been writing about wine for almost four decades. For many years a
Contributing Writer and regular tasting panelist at Wine & Spirits,
he has been wine columnist for The New York Observer, Boston magazine,
and The American Lawyer magazine, and his wine writing has appeared in
New York magazine, Food & Wine, Texas Monthly, and Fortune, among
John received his Ph.D. in American Studies from Yale (1983) and taught
American Studies and English at Yale, Penn and Swarthmore. He is the
author of well-received non-fiction books about the 1985 MOVE Bombing in
Philadelphia (Burning Down the House, Norton), the travails of the Barnes art collection (Art Held Hostage, Norton, in both hardback and a revised paperback), and the Abramoff and DeLay political scandals (Follow the Money,
Scribner). He appeared as one of the lead talking heads in the much
praised documentary, “The Art of the Steal,” which was largely based on
his Art Held Hostage. His print and film work has come in for praise by The Washington Post, The Wall Street Journal, The New York Times, The New Yorker, New York, The New York Review of Books, The Los Angeles Times, Baltimore Sun, Philadelphia Inquirer, Time, and Newsweek.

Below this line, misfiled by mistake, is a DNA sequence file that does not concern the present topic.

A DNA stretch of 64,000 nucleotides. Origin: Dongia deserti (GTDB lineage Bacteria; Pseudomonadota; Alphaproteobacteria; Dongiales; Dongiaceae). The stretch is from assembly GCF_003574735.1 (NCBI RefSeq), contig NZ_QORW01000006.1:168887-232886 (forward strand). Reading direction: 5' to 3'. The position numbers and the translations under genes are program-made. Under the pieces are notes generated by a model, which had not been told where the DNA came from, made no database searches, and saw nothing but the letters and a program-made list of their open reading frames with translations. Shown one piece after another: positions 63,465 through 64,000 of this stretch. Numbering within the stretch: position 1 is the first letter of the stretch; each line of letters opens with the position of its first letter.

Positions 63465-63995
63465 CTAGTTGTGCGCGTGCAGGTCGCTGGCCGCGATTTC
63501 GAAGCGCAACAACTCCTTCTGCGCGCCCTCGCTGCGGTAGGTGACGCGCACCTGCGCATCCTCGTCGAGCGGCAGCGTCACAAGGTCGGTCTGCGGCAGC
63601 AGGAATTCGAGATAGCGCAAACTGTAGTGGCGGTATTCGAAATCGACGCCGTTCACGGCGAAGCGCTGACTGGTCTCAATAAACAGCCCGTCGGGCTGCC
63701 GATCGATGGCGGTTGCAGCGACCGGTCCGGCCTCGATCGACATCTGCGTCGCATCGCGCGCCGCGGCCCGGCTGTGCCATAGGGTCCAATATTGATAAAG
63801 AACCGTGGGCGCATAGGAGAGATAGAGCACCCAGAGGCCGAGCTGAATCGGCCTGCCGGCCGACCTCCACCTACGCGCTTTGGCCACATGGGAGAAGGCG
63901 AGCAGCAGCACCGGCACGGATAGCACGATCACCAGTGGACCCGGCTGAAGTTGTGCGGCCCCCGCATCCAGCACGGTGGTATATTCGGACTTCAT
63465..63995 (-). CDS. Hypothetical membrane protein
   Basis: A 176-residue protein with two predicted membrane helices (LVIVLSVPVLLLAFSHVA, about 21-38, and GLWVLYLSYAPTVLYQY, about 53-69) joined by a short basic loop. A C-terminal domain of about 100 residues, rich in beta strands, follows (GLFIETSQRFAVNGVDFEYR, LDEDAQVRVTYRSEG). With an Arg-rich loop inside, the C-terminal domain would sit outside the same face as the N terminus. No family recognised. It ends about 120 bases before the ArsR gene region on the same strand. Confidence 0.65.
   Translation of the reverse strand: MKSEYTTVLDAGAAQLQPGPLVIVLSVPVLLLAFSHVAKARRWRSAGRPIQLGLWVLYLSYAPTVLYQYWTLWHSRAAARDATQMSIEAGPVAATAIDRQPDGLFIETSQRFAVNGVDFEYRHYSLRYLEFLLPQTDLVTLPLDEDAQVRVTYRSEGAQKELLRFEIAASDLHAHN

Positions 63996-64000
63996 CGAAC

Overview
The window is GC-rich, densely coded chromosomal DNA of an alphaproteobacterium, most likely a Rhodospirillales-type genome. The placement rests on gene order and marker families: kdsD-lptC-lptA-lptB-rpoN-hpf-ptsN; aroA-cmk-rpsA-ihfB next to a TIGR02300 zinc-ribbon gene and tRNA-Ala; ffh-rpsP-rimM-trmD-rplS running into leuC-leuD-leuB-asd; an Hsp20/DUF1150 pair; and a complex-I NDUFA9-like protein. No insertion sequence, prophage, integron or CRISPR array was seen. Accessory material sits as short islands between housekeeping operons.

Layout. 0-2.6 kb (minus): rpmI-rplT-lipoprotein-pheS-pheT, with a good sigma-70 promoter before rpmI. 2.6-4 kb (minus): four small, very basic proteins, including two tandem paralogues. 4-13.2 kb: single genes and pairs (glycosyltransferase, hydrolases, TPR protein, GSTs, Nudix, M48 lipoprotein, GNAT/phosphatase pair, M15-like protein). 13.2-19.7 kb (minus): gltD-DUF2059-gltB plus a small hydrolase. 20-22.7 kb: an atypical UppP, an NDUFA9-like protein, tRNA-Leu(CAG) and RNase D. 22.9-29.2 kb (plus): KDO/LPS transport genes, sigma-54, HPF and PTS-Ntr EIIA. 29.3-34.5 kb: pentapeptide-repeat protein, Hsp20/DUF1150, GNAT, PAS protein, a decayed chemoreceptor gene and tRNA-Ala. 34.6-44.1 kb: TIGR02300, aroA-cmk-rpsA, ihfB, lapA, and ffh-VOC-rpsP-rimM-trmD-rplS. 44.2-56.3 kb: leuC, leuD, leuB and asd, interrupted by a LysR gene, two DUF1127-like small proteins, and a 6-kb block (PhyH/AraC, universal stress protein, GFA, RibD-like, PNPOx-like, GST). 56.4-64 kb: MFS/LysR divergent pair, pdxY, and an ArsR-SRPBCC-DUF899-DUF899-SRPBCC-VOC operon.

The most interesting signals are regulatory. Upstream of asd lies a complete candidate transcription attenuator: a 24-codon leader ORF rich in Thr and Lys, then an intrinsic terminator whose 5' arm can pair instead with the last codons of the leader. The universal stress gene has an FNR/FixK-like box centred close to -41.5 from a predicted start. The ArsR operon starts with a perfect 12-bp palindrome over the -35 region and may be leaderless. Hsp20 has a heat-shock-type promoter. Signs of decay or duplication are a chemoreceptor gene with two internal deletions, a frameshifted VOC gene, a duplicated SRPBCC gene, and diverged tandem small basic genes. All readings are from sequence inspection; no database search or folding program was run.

John lives in Ossining, New York with his wife, son, mother-in-law and four cats.
One wonders about the four cats (I love cats, but what...was the 3rd a bit lacking?), yet with
writing chops like these, let’s look forward to what he’s got in store
September 2, 2020
Once in a while an unusual tasting sample hits my queue – one so unusual that it requires going a bit beyond the normal “taste, rate, research, write” sequence that tends to feed the WRO wine reviews machine. A library offering of three Cabernet Sauvignons – vintages 2008, 2009 and 2010 - from the folks at Hawk and Horse Vineyards in California’s Lake County provided me with a unique chance to look into the past, and I’d say the opportunity could certainly be an educational one for you, too. It is a rare treat to get a chance to revisit wines – especially a wine that I rated highly the first time around – to learn what evolution in the bottle has wrought.